Mean cellular ion concentrations with standard error in bacteria sampled from various field samples and laboratory cultures

Range Table - link
Organism bacteria
Reference Fagerbakke KM, Norland S, Heldal M (1999) The inorganic ion content of native aquatic bacteria. Can J Microbiol 45: 304–311. p.307 table 2PubMed ID10420582
Method "By using X-ray microanalysis combined with TEM (transmission electron microscopy), the cellular content of major elements, except hydrogen, can be measured in single cells."
Comments "The internal sodium concentrations estimated in the marine bacteria were two to eight times lower than the concentration in the external water (Table 2). The highest sodium concentration was found in growing V. natriegens (400 mM), and lowest was found in the Knebel Vig 1992 sample (49 mM). It is noteworthy that the marine samples from Knebel Vig had concentrations equal to or lower than that of the freshwater sample from lake Kalandsvatnet and cultures of E. coli. An increase in sodium concentration of cells entering the stationary phase has been shown for cultured bacteria (Cirillo 1966 Sadler et al. 1980 Oren et al. 1997). The dormant bacteria in the October sample from Raunefjorden reacted to substrate addition by reducing the cellular sodium concentration within 6h of incubation (Tuomi et al. 1995). For V. natriegens, the opposite change in sodium content of growing versus stationary cells was seen (Table 2). [Researchers] have no explanation to this." fg=femtogram=10^-15 gram.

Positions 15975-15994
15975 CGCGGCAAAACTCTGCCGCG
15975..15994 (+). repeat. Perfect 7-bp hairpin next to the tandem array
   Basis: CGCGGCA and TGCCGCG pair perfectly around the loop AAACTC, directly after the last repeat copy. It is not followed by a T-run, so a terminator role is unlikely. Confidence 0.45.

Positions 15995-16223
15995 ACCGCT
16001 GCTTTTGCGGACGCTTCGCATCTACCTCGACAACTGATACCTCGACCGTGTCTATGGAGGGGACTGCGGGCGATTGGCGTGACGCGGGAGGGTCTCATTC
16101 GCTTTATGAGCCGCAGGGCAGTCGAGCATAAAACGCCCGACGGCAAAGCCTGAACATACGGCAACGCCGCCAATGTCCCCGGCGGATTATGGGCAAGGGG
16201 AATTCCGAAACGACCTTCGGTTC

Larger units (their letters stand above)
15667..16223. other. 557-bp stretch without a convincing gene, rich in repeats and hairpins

Entered by Uri M
ID 107033